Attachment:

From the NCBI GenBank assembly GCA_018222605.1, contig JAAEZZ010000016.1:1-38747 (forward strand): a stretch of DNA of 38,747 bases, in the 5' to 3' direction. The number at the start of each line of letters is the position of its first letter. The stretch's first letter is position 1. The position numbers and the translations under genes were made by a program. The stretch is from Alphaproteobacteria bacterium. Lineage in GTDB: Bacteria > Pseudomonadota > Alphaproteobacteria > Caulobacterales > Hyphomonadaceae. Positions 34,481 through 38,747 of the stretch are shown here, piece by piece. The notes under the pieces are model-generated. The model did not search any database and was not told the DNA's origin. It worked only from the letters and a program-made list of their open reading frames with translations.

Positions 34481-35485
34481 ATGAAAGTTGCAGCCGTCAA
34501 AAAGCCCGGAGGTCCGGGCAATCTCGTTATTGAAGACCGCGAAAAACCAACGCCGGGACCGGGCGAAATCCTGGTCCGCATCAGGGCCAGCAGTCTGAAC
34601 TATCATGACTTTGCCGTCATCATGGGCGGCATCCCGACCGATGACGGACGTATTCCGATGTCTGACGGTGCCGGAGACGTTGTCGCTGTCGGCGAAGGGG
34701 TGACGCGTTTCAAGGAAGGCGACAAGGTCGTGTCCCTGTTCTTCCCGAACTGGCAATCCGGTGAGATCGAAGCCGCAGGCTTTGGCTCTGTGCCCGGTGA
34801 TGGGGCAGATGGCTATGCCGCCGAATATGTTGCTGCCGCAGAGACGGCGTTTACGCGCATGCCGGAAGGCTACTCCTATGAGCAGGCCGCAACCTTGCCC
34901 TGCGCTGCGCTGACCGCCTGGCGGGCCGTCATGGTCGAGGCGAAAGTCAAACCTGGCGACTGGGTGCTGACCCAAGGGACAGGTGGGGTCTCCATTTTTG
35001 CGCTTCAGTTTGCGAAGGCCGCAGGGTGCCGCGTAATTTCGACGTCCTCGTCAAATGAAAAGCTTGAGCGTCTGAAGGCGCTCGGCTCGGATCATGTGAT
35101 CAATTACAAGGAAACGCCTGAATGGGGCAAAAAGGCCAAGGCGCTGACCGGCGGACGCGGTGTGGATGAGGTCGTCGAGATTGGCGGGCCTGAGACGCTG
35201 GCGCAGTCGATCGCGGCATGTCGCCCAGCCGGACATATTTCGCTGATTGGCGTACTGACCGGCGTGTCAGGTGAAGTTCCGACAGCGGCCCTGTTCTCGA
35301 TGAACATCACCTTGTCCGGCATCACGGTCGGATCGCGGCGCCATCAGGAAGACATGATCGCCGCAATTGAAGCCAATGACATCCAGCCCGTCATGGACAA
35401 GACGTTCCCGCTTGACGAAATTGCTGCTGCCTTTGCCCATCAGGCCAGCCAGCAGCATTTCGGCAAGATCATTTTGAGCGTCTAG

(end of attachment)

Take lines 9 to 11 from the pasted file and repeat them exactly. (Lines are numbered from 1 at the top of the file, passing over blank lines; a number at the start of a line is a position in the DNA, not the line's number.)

35001 CGCTTCAGTTTGCGAAGGCCGCAGGGTGCCGCGTAATTTCGACGTCCTCGTCAAATGAAAAGCTTGAGCGTCTGAAGGCGCTCGGCTCGGATCATGTGAT
35101 CAATTACAAGGAAACGCCTGAATGGGGCAAAAAGGCCAAGGCGCTGACCGGCGGACGCGGTGTGGATGAGGTCGTCGAGATTGGCGGGCCTGAGACGCTG
35201 GCGCAGTCGATCGCGGCATGTCGCCCAGCCGGACATATTTCGCTGATTGGCGTACTGACCGGCGTGTCAGGTGAAGTTCCGACAGCGGCCCTGTTCTCGA